Pinner Park has existed since the 13th century, when it was part of a large area around Harrow placed under the control of the Archbishop of Canterbury. The woodland was then used as pannage for pigs, but by the 15th century most of the trees had been cut down for timber and charcoal and the cleared areas were used mainly for pasture. Part of the park was also stocked with roe deer, protected from the depredation of local people by a high bank (parts of which still exist) and two ditches. The park held about 100 deer by the end of the 15th centre.

From the middle of the 15th century, the park was leased by the archbishopric to local farmers. In the 16th century, when the lordship and owne...
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SEPTEMBER
10
2021

 

Winchmore Hill
Winchmore Hill is a district in the London Borough of Enfield bounded on the east by Green Lanes (the A105) and on the west by Grovelands Park Once a small village hamlet in the parish of Edmonton, Winchmore Hill borders Palmers Green, Southgate, Edmonton, Enfield Chase and Bush Hill Park. At the heart is Winchmore Hill Green, a village green surrounded by shops and restaurants. The nearest Underground station is at Southgate which is on the Piccadilly Line.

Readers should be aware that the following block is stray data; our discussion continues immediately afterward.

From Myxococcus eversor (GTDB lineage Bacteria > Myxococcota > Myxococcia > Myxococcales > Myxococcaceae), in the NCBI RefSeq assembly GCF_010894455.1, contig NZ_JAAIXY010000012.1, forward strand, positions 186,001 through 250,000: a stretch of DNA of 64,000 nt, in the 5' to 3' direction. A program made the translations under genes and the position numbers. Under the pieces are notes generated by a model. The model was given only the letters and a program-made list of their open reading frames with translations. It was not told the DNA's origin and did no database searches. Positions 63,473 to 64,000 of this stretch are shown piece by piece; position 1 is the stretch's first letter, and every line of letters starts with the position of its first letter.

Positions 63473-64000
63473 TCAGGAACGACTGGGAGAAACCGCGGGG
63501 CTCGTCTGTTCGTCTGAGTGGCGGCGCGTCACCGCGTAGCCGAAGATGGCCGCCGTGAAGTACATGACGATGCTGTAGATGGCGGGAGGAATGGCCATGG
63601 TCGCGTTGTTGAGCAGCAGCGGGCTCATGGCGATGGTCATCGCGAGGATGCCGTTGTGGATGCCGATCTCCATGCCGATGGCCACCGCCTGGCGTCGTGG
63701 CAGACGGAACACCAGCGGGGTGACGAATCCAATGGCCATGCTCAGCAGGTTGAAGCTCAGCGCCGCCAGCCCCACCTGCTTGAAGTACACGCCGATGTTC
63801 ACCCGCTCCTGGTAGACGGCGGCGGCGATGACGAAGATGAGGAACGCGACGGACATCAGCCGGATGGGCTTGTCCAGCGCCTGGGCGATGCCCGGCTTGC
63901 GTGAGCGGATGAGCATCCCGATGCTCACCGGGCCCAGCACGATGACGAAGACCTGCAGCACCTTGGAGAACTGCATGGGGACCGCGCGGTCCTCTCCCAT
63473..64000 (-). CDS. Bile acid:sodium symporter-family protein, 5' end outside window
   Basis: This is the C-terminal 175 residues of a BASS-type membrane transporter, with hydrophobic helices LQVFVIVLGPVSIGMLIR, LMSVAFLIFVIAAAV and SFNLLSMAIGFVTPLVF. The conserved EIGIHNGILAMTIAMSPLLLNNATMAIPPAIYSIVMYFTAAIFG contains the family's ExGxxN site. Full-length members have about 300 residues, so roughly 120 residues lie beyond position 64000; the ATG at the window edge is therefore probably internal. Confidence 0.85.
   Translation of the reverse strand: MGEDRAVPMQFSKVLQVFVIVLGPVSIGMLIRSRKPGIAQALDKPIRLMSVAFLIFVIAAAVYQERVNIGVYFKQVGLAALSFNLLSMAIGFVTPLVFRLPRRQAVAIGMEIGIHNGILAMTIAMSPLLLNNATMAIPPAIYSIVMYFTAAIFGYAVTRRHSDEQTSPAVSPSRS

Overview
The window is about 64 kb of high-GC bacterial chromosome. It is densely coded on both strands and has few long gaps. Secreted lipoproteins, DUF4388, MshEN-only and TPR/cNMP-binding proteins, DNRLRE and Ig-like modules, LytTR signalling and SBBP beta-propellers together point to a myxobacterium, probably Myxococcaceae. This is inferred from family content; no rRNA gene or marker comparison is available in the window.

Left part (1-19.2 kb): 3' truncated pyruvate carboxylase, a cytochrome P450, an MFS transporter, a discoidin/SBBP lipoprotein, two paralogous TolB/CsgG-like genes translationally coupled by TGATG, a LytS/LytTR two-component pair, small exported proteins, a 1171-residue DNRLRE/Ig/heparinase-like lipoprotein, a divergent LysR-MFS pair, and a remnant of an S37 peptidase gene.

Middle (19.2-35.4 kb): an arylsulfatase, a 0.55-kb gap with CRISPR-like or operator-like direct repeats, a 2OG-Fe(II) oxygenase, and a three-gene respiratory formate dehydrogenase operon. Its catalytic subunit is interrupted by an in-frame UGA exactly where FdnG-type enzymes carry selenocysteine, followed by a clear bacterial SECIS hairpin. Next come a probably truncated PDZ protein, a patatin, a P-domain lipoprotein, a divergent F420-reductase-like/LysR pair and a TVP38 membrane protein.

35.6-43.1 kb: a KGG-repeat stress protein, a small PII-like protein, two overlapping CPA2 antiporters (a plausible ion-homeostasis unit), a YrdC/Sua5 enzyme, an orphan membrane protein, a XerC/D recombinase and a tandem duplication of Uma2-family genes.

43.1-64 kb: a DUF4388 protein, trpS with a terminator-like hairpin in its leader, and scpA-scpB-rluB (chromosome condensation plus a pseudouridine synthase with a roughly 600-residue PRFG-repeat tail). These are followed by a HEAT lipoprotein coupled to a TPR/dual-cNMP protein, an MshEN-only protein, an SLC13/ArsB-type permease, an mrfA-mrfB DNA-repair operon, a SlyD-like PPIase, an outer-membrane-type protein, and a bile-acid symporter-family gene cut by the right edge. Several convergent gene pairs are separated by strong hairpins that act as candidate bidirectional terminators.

Of particular note in Winchmore Hill is Grovelands Park which originated as a private estate before being partly being sold to the council in 1913. What remained in private hands, is the famous Priory Clinic.

Prior to occupation by the Romans, the area was occupied by the Catuvellauni tribe. It is believed that this tribe built an ancient hill fort on the mound where the Bush Hill Park Golf clubhouse now stands.